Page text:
“That was close.”
Ginny unconsciously licked her lips. “Too close,” she whispered, huskily.
Draco leaned a little closer. He was almost brushing her lips. “You should be more careful.”
“I’m sorry,” she said, licking her lips again.
“Don’t apologize,” he replied. He closed his eyes, and Ginny thought that the world was standing still. But he simply stood up and helped her to her feet. “Let’s try again.”
Outwardly, Draco was his normal cool, collected self. But inside, his heart was beating rapidly. She had been so close and she kept licking those damned lips of hers! But she’s with that sodding Lovett and Potter had his bloody mits on her. Like he bloody well owned her!
Ginny bit down on her lower lip. “I really made a mess of things. I’m not just cut out for this potions thing. It’s just that everything is so confusing,” she said, sitting back down at a different station with a different cauldron and new ingredients.
“It isn’t that difficult, Ginny. Honestly, all you have to do is be careful,” he said, cleaning off his glasses and then putting them back on.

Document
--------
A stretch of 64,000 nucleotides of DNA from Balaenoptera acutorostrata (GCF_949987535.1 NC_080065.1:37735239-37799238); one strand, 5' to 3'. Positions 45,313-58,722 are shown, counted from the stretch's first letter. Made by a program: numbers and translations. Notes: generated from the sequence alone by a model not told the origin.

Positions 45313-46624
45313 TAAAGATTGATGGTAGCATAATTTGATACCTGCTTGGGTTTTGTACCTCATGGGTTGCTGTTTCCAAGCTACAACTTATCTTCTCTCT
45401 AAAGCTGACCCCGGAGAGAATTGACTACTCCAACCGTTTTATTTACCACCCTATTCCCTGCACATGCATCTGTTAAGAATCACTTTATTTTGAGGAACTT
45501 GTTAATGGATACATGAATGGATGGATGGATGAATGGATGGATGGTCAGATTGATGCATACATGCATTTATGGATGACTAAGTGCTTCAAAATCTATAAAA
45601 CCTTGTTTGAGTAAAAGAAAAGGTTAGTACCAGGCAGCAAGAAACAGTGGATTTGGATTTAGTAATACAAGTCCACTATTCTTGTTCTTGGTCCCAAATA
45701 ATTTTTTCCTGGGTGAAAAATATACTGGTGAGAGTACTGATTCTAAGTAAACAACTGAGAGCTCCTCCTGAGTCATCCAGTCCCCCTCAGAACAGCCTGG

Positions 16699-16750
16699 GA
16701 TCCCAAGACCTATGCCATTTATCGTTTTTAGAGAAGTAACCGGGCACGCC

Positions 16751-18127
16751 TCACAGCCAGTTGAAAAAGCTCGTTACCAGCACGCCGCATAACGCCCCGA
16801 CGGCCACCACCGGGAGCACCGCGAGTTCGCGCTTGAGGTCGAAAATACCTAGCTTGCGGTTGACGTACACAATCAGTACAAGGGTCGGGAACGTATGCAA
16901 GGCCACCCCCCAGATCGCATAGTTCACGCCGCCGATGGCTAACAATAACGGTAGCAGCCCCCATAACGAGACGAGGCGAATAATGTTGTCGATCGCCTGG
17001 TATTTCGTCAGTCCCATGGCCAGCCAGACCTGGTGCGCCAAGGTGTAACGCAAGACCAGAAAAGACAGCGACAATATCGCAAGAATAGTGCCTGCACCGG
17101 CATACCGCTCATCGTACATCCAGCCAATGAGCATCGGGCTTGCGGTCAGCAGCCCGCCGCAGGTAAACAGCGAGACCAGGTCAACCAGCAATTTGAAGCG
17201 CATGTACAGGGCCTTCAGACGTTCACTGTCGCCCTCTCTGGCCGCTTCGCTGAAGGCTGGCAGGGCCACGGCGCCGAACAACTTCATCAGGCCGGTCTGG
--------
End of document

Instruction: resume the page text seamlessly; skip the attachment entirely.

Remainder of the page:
“I wasn’t talking about the potion exactly,” she admitted. “I – well – it’s just that Harry and Ron have asked me to go to America with them. And everyone is pestering me to answer, and all these things just keep piling up and I’m really and truly confused.” Ginny took a deep breath and let it out slowly. She found that she felt better just for having said it all. She didn’t look up at him, and began chopping up the Dionysus petals again.
Draco uncharacteristically let his emotions play freely across her face, taking advantage of the fact that she was concentrating on chopping. So that’s Potter’s plan? To take her away from here? To hide her away from the world – bury her talent in the dirt. He began angrily scraping some of the unicorn horn, but when he spoke again, his tone was even.
“Well, do you want to go?”
“Do you want to go – to America?”
“I told you I haven’t made a decision yet,” she said, putting down the knife.
He stopped scraping and looked up at her, fixing her intently with his steely gaze. “Don’t think about Potter or your brother. Don’t think about Lovett or your friends or anyone else. Think about you. Do you want to go to America?”